Character Development: How to Write Realistic Characters

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I am alive.  Shocker, I know.

I am probably going to have to fall to posting twice a month because school is intense.  Sigh.

I’m slightly motivated to keep this up though because a teacher told me that blogging looked great to college admissions.  (The only reason I do anything anymore: college. :’) )

And of course, blogging is fun. 😛

NaNoWriMo is only nine days away!!  I’m attempting it again this year (last year was a disaster) with the hope that I can finish my novella.  I’m not sure if it’ll be the whole 50,000 words because my novella might not take that long, but we’ll see.

I’ve been plotting quite a bit and guys, I’m awful at plotting.  I have my world (dystopian/steampunk/sci-fi/fantasy yes, it’s crazy and I love it) and I have my characters (soft little beans who will stab you).  But when it comes to plot….  there’s absolutely nothing.

So I’m going to do the natural thing, and ignore my plot until the very last minute before NaNoWriMo.

And you get a post about characters because I like to think that I’m actually okay at developing characters.

It’s a win/win.  (Not really. )

MBTI Typing:

If you have a small understanding of your character already, but want to go more in depth, then I’d recommend the Myers Briggs test.  (16personalities.com)

I do this for all of my characters, and read through all of the guide.

Why?  It makes your character a cohesive person

Yes, your character is unique.  But typically, people tend to fall into one of the MBTI boxes.  Having your character act in character (snicker) makes him seem more realistic.  For example, your nerdy stoic character isn’t going to turn into a creative feely character half way through your story if you start with the basis that your character is an ISTJ.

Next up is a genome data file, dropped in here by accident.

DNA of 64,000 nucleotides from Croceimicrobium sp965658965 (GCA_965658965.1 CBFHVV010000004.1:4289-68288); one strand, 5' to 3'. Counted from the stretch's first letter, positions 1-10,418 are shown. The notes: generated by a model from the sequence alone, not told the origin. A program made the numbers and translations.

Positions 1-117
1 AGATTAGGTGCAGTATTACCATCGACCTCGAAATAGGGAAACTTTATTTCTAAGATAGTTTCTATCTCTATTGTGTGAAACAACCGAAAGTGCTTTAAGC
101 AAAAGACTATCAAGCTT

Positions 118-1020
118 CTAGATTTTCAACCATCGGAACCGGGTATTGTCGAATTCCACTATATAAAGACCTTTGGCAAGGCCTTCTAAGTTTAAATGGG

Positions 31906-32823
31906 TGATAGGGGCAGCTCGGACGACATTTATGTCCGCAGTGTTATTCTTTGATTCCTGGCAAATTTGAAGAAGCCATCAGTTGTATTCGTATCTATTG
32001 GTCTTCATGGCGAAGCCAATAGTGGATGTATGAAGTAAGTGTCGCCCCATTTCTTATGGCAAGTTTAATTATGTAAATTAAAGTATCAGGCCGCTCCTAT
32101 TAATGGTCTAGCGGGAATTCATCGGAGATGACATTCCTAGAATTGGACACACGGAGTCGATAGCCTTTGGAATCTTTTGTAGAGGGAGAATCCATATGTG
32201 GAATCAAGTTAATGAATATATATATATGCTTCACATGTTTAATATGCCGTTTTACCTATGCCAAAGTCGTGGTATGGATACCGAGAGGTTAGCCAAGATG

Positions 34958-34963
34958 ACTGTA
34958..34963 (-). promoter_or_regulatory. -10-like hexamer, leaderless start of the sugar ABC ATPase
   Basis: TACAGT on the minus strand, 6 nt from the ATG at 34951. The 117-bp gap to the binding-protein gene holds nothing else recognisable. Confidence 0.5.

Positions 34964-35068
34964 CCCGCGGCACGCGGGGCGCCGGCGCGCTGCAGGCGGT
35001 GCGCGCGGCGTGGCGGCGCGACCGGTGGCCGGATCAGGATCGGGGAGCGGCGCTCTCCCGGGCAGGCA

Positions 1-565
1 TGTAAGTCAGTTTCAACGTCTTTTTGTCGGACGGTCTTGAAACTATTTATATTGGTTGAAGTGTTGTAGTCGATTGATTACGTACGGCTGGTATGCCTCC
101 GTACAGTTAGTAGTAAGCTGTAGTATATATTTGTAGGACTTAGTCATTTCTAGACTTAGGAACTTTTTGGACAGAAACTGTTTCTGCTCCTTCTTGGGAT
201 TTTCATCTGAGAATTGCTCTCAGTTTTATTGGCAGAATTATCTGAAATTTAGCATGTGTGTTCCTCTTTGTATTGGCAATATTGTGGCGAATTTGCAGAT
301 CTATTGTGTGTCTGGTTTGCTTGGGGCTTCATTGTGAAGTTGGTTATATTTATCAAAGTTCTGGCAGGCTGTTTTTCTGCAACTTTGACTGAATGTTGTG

If I’m ever unsure of how a character would act, I just read through the description and can usually find something to answer the WWCD (What Would my Character Do?)

(I wrote a post about this wayyyy back (Back when I knew nothing about making graphics or long enough posts or grammar) But it goes slightly more in depth so: Should you MBTI Type Your Characters?)

Enneagram Test:

I just rediscovered this last week and it’s actually super helpful?  If I have a character that doesn’t really fit in any of the boxes of the MBTI test, then I head over to Enneagram.  There’s only nine types, and it’s a little broader than the narrower 16 categories in MBTI. However, it’s also useful to use both as there are some Correlations between MBTI and Enneagram types

(Word of caution: it can be used as a weird spiritual thing.  Just don’t get into the whole witch thing, and you’re fine using it as a personality test.)

Here’s a really good explanation of the Enneagram:

personalityhacker.com/understanding-the-enneagram/ 

From Personality Hacker: “The Enneagram is a 9-pointed system. Each of the nine types is a different strategy for dealing with trauma. Some argue that you discovered your Enneagram type at your first childhood trauma, and it’s been with you ever since. Considering side-stepping, mitigating, handling and dealing with trauma is a big deal for the psyche, your mind created a ‘go-to strategy’ for navigating it, and so your Enneagram type – your “trauma navigation tool” – is born and subsequently becomes an influential part of you. It’s with you all the time, and since your brain is an ecosystem of self-referencing concepts which get folded into other concepts, your Enneagram type impacts you in a number of ways you may not be able to predict.” (emphasis mine)